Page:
MSI's 770 and 870 boards share a VRM design that has a ridiculously high failure rate.  Check out the failure rates on the 870A-G54 and 870-G45 (which fundamentally has the same VRM structure as this board; the 870A-G54 may have different capacitors but uses the same MOSFETs, those are what fail).  Failures at stock speed Phenom II x6 several times.  Often on the stock cooler, too - which means the VRMs are actually getting cooling, and are failing anyway.Often catastrophic failures too.  i.e. the violent kind, the kind that causes components to burst into flames and cause damage to other components.

 

Failures on dual cores (can you tell me more about your friend's failure incident so I can record it down in the thread?) aren't uncommon either.  It happened to PunkX1 with an 870-G45 trying to run a Phenom II x2 processor at barely higher than stock.  That consumes significantly less power than this x6.

 

I extremely strongly highly recommend you swap your motherboard out right away.  The problem is the design of the transistors (the third transistor is incorrectly sized and responsible for the failure in a majority of the situations), the low overall supply/conversion capacity of the MOSFET chips, and per-chip quality (low standards mean bad chips may pass).  This board is not fit for running quad/hexa core 125W processors at stock.

 

The record in my thread, which you've seen, pretty much proves it.

 

A change in board colours doesn't necessarily mean any change in components choice, by the way.  It's just that - a change in colour.  Only a major new revision might involve components change i.e. VRMs.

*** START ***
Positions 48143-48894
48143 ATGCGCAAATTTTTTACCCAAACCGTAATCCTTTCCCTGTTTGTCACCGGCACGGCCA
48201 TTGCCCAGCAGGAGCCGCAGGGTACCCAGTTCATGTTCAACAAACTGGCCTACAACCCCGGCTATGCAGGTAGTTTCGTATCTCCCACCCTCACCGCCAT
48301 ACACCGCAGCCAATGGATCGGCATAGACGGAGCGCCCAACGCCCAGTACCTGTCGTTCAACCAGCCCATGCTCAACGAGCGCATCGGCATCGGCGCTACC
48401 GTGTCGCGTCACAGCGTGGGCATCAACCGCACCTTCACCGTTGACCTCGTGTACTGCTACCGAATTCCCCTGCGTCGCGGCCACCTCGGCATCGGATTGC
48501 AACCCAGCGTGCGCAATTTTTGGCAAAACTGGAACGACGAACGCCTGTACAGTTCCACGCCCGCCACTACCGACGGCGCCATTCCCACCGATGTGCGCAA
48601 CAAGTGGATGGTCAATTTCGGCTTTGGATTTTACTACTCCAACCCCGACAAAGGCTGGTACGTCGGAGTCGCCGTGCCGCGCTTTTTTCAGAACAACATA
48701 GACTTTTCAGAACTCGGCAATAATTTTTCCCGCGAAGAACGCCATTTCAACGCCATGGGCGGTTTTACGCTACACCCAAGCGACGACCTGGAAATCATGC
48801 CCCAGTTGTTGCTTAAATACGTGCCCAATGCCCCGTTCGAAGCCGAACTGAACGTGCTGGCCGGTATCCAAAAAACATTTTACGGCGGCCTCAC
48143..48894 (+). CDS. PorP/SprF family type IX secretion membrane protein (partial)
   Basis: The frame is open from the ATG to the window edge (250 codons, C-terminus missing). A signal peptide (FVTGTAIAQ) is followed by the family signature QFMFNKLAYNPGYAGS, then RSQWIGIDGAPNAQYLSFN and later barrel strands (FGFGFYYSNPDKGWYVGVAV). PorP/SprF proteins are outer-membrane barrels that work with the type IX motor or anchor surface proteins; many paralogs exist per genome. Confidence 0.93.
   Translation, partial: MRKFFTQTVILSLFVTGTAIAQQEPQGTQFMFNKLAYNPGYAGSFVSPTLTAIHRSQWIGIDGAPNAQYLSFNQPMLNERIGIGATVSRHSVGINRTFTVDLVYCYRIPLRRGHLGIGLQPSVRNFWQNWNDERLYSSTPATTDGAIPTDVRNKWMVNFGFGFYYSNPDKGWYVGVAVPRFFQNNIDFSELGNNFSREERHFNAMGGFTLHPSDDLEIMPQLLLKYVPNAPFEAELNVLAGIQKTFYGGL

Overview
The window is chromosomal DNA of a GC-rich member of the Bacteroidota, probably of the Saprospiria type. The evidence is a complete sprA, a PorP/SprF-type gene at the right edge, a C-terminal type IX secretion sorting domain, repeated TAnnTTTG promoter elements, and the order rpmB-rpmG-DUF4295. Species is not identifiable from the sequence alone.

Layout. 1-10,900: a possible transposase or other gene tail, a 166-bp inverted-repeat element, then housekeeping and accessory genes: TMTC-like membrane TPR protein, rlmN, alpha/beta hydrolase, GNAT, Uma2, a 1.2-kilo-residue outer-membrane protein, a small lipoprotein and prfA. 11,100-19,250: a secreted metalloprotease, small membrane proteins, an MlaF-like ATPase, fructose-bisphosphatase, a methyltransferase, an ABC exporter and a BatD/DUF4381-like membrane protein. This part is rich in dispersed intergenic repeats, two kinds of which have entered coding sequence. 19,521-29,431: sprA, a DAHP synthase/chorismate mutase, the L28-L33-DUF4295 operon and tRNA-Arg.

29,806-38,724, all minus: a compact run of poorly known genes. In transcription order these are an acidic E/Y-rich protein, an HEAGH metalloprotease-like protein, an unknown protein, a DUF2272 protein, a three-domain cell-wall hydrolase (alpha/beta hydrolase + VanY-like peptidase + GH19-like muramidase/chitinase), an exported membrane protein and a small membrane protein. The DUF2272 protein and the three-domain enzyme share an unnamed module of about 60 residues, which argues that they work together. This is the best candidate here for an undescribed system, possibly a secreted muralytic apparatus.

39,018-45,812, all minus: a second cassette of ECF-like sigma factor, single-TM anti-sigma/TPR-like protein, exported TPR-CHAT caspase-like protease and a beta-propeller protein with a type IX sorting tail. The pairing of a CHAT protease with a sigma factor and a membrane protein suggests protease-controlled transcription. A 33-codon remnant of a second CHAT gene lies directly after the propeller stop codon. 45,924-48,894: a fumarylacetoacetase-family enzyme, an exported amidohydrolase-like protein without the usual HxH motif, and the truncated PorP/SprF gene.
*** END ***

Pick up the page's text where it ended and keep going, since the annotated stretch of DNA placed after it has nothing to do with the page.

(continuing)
Edited by xd_1771 - 1/31/12 at 7:30pm
post #7 of 10
the Sabertooth is your best bang for your buck with a 5 year warrenty
post #8 of 10
the gigabyte 990 ud3 looks good. i also personally recommend the asrock 990fx extreme 3
 
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post #9 of 10
Thread Starter 
Thanks for the replies guys =) After a BF3 session the mosfets don't actually seem too warm, I can at least put my finger close to them for an extended period of time. My titan fenrir/exhaust fan seems to pute a fair bit of air across them, but I'll keep an eye on them. After all, I WOULD like a Sabertooth... biggrin.gif
Quote:
Originally Posted by xd_1771 View Post

can you tell me more about your friend's failure incident so I can record it down in the thread?

He had a Phenom II X2 550 at 3.7GHz, but he says he thinks he left his voltages at auto (but with my 550 it needed more like 1.45V to stay stable at that level). He had an Arctic Pro freezer 7.


EDIT: Also, would I be alright (relatively speaking) if I overclocked the CPU just as long as I didn't overvolt it?
Edited by Splits - 2/3/12 at 4:54pm
lolpc
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lolpc
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post #10 of 10

Overclocking the CPU without an overvolt still increases power consumption (not as much but it does) beyond ideal safe levels (heck at stock they are already beyond the safe levels for this motherboard)......... with an undervolt it might balance things but ideally what you want to be doing right now is focusing on reducing the power consumption as much as possible and looking to a new board for safe full functionality.  That may mean disabling a few cores (which you may or may not need anyway).